• Conduct a mapping exercise, detailing current and future skills that the organisation will require.  Building that talent pool now will benefit the company into the future.  We recently worked with a client on their broader organisation design, in which they discovered that the business was investing heavily in senior, specialist skills in particular disciplines for example technology, risk management and process design.  However, these specialists were not being properly integrated into teams and functions, diluting their effectiveness, and leading to duplication of skills and responsibilities.
  • This clearly demonstrates that it’s vital to look at the talent and recruitment process end-to-end and consider the environment that expensively acquired hires will be asked to operate in upon joining. Re-design may be required to enable people to operate effectively and have an impact in their roles.
  • Understand your employer brand and make it visible where it will have most impact.  Take time to understand your target audience’s perceptions and expectations of your organisation then use these insights to shape your talent attraction strategy. You cannot assume they will “know” you or that they will see things you have to offer.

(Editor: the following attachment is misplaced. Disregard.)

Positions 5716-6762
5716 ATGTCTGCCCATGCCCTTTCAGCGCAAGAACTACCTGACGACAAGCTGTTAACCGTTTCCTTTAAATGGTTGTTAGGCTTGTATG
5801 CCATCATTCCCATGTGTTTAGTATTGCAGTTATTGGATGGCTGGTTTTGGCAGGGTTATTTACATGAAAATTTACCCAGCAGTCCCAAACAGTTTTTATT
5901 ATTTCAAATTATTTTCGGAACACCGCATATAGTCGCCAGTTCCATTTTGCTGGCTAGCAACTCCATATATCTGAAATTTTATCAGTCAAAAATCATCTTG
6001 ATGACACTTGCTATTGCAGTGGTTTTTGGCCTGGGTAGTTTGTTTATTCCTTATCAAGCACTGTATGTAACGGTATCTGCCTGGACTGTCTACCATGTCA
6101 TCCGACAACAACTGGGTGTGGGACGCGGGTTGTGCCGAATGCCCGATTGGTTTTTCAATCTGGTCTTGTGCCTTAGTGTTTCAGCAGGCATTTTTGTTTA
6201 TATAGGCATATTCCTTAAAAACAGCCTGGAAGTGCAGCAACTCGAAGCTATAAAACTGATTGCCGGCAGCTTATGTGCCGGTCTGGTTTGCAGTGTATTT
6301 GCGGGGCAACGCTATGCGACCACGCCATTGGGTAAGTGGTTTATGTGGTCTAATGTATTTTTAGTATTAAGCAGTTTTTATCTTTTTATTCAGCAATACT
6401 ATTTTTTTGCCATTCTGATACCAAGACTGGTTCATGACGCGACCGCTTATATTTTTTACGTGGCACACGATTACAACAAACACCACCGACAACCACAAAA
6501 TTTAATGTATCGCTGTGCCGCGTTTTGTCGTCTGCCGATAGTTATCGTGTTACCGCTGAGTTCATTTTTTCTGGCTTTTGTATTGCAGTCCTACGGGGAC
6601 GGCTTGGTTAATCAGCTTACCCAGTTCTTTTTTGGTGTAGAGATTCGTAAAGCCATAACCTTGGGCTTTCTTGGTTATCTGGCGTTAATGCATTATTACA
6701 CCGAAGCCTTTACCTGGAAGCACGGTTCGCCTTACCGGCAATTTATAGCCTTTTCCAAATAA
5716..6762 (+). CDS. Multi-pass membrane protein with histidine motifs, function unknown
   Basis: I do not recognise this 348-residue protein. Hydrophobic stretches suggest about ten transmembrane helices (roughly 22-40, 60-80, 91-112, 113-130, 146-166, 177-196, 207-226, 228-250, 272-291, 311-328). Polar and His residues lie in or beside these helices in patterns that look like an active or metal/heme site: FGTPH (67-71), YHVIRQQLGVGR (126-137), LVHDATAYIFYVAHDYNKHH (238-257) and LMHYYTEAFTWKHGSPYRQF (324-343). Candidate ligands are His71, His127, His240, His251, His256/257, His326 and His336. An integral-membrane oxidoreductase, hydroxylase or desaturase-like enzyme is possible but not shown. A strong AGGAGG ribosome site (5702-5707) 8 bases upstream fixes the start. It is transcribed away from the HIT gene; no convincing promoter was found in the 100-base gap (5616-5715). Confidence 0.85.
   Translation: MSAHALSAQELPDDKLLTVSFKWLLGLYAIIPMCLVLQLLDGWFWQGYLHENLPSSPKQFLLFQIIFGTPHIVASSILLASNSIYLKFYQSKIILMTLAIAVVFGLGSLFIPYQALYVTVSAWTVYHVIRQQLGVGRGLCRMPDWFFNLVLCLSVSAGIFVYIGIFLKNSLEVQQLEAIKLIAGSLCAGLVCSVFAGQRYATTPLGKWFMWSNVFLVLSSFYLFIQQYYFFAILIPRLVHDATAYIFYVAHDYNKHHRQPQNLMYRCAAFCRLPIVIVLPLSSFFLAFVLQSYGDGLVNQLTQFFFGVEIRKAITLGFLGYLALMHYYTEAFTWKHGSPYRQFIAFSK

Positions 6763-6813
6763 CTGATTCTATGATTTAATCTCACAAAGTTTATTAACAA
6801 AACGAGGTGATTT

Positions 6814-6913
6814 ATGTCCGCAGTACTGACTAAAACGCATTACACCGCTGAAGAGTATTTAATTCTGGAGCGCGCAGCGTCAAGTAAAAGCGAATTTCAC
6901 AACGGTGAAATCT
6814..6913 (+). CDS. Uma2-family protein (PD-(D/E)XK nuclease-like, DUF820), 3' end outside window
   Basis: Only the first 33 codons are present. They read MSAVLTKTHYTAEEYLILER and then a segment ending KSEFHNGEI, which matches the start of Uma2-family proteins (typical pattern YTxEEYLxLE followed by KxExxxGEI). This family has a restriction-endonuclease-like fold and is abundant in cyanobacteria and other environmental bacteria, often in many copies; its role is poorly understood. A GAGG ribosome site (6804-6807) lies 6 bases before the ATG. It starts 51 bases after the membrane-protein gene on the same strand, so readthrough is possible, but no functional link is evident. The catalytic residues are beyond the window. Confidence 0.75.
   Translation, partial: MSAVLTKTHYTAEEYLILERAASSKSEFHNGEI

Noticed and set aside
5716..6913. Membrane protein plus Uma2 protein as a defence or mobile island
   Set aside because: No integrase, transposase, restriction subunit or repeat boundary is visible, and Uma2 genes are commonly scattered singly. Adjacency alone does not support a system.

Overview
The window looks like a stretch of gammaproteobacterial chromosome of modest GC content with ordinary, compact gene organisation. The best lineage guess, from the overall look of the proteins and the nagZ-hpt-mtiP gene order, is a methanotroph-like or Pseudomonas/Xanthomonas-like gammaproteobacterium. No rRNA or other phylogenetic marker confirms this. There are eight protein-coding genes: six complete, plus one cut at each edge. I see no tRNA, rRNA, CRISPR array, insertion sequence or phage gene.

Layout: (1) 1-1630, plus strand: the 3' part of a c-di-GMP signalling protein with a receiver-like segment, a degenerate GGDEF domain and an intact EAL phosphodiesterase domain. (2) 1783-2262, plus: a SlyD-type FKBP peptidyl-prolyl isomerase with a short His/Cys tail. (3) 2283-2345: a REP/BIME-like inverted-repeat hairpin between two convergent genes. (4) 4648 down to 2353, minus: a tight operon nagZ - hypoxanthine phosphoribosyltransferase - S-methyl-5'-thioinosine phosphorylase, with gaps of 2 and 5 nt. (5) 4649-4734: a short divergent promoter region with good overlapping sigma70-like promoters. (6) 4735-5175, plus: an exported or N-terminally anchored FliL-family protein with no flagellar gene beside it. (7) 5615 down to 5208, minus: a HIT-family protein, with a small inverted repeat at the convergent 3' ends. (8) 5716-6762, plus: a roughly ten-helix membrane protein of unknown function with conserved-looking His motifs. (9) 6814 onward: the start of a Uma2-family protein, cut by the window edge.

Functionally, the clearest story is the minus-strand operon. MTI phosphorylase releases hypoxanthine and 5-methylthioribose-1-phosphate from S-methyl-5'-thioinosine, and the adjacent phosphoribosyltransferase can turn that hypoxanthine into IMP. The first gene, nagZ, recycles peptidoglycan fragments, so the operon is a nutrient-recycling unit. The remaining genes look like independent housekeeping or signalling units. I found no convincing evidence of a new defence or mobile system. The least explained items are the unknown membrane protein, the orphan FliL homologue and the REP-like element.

• Consider the experience for existing employees as well as external candidates – many people report that finding and pursuing opportunities in their own organisation is more difficult than looking externally. Internal mobility can unlock unexpected talent pools and aid retention.  Think about the design of your organisation and the experience it offers people. If you are seeking highly qualified, self-motivated and ambitious people, are you placing them in a team structure and a culture that will enable them to thrive?
  • Be deliberate about attracting more diverse talent and show that commitment. Rebalancing the traditional gender split in the FS sector can only really happen if organisations deliberately hire and promote more women than men thus changing the historic dynamic.
  • Flexibility is part of the new world of work, but organisations need to be clear about what is means for them. Is it “just” hybrid working? If so, is a strict rules-based approach to hybrid the best way to create flex? Other avenues to creating this empowerment exist, but the hybrid genie is out of the bottle and becomes contentious if it is implemented in a directive, top-down manner.  In our experience, organisations who take time to reassess the cultural shift since the pandemic are in a better position to identify whether they have an over-reliance on specific types of in-person events to drive connections or relationships. This applies to both employees and clients. In doing so, leaders can move past “wanting to recreate what we had” and instead focus on a broader range of initiatives more suited to how people want to communicate, learn or network with their peers.

There is no one-size-fits-all approach to shaping your workforce and organisation of tomorrow. EY can support you through your organisational transformation to achieve your desired operating model. If you have a question about any of the topics mentioned, don’t hesitate to get in touch.